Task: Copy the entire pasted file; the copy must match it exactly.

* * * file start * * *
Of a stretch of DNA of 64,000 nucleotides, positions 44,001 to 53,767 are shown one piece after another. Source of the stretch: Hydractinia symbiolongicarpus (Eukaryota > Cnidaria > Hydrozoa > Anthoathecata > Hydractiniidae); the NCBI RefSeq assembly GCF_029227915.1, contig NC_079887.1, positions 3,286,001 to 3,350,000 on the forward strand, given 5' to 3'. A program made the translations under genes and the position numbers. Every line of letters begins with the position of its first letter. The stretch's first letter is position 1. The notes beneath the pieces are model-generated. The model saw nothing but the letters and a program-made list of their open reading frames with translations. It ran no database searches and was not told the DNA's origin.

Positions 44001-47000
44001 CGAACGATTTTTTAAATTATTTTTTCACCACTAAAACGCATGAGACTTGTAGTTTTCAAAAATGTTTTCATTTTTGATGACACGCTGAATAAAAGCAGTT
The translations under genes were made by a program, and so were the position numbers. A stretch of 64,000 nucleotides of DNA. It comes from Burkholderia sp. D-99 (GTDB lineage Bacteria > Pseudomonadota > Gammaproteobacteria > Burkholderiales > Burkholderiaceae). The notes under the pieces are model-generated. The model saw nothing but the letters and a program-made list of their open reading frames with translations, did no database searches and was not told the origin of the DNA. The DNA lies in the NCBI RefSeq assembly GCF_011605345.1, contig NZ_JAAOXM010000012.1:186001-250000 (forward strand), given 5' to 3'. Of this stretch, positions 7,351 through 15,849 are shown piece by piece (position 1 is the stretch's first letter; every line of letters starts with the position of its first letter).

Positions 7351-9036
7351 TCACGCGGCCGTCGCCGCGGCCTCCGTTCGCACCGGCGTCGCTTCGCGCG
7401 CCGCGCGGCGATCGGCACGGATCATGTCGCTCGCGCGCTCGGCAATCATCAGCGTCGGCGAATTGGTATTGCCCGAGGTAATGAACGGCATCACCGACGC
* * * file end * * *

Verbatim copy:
Of a stretch of DNA of 64,000 nucleotides, positions 44,001 to 53,767 are shown one piece after another. Source of the stretch: Hydractinia symbiolongicarpus (Eukaryota > Cnidaria > Hydrozoa > Anthoathecata > Hydractiniidae); the NCBI RefSeq assembly GCF_029227915.1, contig NC_079887.1, positions 3,286,001 to 3,350,000 on the forward strand, given 5' to 3'. A program made the translations under genes and the position numbers. Every line of letters begins with the position of its first letter. The stretch's first letter is position 1. The notes beneath the pieces are model-generated. The model saw nothing but the letters and a program-made list of their open reading frames with translations. It ran no database searches and was not told the DNA's origin.

Positions 44001-47000
44001 CGAACGATTTTTTAAATTATTTTTTCACCACTAAAACGCATGAGACTTGTAGTTTTCAAAAATGTTTTCATTTTTGATGACACGCTGAATAAAAGCAGTT
The translations under genes were made by a program, and so were the position numbers. A stretch of 64,000 nucleotides of DNA. It comes from Burkholderia sp. D-99 (GTDB lineage Bacteria > Pseudomonadota > Gammaproteobacteria > Burkholderiales > Burkholderiaceae). The notes under the pieces are model-generated. The model saw nothing but the letters and a program-made list of their open reading frames with translations, did no database searches and was not told the origin of the DNA. The DNA lies in the NCBI RefSeq assembly GCF_011605345.1, contig NZ_JAAOXM010000012.1:186001-250000 (forward strand), given 5' to 3'. Of this stretch, positions 7,351 through 15,849 are shown piece by piece (position 1 is the stretch's first letter; every line of letters starts with the position of its first letter).

Positions 7351-9036
7351 TCACGCGGCCGTCGCCGCGGCCTCCGTTCGCACCGGCGTCGCTTCGCGCG
7401 CCGCGCGGCGATCGGCACGGATCATGTCGCTCGCGCGCTCGGCAATCATCAGCGTCGGCGAATTGGTATTGCCCGAGGTAATGAACGGCATCACCGACGC